AIDS in Asia

Stepping Back from the Brink?

Saturday 1 March 2003, by Jeremy GANS

On February 4th, representatives of South Asian nations - including ministers, members of parliament, religious and civil leaders, youth groups, and people living with HIV/AIDS - convened in Kathmandu, Nepal, to develop a coherent strategy for waging war against the HIV/AIDS epidemic.

The meeting was organized by the Joint United Nations Programme on HIV/AIDS (UNAIDS), and the United Nations Children’s Fund (UNICEF). Titled "Accelerating the momentum in the fight against HIV/AIDS in South Asia," it identified poverty, illiteracy, gender inequality, sexual exploitation, and (in particular) poor leadership as the biggest obstacles to combating the disease. They warned that the region is on the brink of a health catastrophe, but said that if its governments act quickly and deliberately, the spread of the epidemics could be reversed.

"South Asia stands at what epidemiologists call the ’tipping point’ in the trajectory of the disease," said UNICEF Executive Director Carol Bellamy. South Asia, Southeast Asia and even parts of East Asia are seeing infection levels approach those of Sub-Saharan Africa. India alone has approximately 3.97 million people living with HIV, a number second only to that of South Africa. It is predicted that within a decade, India and China will have half of all the HIV-positive people in the world.
"Immediate action can prevent at least 5 million new HIV infections by 2010, and successfully begin to turn back the HIV/AIDS epidemic," said Dr. Peter Piot, Executive Director of UNAIDS, who was also at the conference. HIV/AIDS will not only take a considerable toll of human lives, but will also weaken Asia’s already-fragile economy. Labour forces will be decimated and social services strained to exhaustion and collapse. This crisis has already begun; in 2000, Cambodia had 169 000 people infected with HIV, but only 8 000 hospital beds available to treat them.

China, in the course of two years, saw its number of infected citizens jump from 500 000 to a staggering 1.5 million. But in China’s conservative society even talking about sex is taboo; subjects like sexually transmitted diseases, the sex trade and intravenous drug use are difficult to broach.

Asia is suffering from the same stigmatization which enveloped the disease when it was first discovered in North America and Western Europe, and continues to inhibit progress in Eastern Europe and Africa. "In all wars, truth is almost always the first casualty. So let us not be diverted by the mythology that has accompanied so many debates about the relative impact of HIV/AIDS," stressed Ms. Bellamy to the conference’s participants. "Asia hasn’t learnt from Africa," said a representative from the Malaysian AIDS Council. "Trying to get attention to the problem is still difficult."

Attention to the problem is exactly what UNAIDS and UNICEF is trying to gain by staging events like the Kathmandu Conference. Participants, who came from Afghanistan, Bangladesh, Bhutan, India, Maldives, Nepal, Pakistan, and Sri Lanka, were expected to adopt the "Kathmandu Call Against HIV/AIDS in South Asia." It reiterated the goals of the UN Special Session on HIV/AIDS to which all of the attending governements had previously committed. But this time, delegates from UNAIDS and UNICEF hope that their commitment is sincere. "It is time for leaders in South Asia to speak out about HIV/AIDS," said Dr. Nafis Sadik, the UN Secretary-General’s Special Envoy for AIDS in Asia. "One of the most serious obstacles is the silence and stigma surrounding the disease."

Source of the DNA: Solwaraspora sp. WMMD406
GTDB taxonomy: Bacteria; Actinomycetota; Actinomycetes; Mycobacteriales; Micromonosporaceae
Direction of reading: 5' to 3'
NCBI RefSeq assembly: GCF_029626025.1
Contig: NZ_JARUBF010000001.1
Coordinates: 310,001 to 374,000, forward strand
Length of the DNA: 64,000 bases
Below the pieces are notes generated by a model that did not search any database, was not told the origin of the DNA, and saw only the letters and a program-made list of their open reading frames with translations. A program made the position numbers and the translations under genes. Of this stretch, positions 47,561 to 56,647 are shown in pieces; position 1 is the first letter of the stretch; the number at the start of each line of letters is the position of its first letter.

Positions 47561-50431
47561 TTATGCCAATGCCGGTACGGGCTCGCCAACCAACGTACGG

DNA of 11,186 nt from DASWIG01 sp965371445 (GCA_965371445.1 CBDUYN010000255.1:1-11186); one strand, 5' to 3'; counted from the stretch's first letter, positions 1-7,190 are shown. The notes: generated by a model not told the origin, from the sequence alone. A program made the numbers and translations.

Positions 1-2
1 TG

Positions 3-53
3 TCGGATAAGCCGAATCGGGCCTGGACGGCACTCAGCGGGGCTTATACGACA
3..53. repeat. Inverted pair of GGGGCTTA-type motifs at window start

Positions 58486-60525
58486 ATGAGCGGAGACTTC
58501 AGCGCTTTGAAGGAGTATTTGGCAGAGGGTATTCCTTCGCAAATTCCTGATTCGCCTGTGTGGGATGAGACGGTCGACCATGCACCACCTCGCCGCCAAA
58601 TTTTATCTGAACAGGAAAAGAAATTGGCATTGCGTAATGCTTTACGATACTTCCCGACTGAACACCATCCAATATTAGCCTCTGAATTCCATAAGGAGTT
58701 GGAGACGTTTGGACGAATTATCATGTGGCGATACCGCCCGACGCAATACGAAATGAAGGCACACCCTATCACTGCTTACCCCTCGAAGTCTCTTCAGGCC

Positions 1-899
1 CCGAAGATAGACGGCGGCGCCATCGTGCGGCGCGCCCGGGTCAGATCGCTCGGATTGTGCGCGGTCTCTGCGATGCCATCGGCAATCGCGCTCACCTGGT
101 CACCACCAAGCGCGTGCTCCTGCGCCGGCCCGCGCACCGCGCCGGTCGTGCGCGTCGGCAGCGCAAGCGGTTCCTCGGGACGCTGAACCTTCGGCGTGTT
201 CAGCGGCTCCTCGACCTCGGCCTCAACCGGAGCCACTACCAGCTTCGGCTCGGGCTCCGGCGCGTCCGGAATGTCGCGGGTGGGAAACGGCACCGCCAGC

The stigmatization of the disease has created a culture of discrimination and fear. In such an environment people living with HIV are scared to publicly acknowledge their condition. People with the virus, or even suspected of having it, are often refused health care, employment, and are shunned by friends and family. The most effective way of combating this phenomenon, and HIV/AIDS in general, is through openness and government accountability. But that means those governments will have to confront social issues that are rarely, if ever, addressed. Sexuality, intravenous drug use, the sexual trafficking of women, and safe sex are all issues which need to be addressed by governments.
There are several examples of Asian governments taking positive steps towards addressing the problem. In Laos , the government has implemented a successful condom awareness and safe sex campaign, which has kept the country’s infection rate at bay. The Indian state of Tamil Nadu launched a successful awareness campaign, while other Indian states created programmes to minimize mother-to-child transmission. Education is absolutely essential in reducing infection rates. According to a World Bank study, 95% of 15- to 19-year-olds living in Bangladesh are unaware of even a single method of preventing the transmission of HIV.

Poverty is another factor contributing to the rise of infection rates on the continent; it can lead to intravenous heroin use, and has pushed some into the sex trade, both of which are considered high-risk behaviours. This is nowhere more obvious than in the Golden Triangle, the triple border that connects China, Myanmar and Thailand. Intravenous heroin and amphetamine use, along with a lack of condoms and little access to health care, have all contributed to an explosion in the region’s infection rate.

With Asia standing on the edge of a crisis, governments will have to respond quickly. But in the war against HIV/AIDS, until a viable medical remedy is discovered, greater awareness is the best weapon money can buy.

Jeremy Gans, Alternatives media intern

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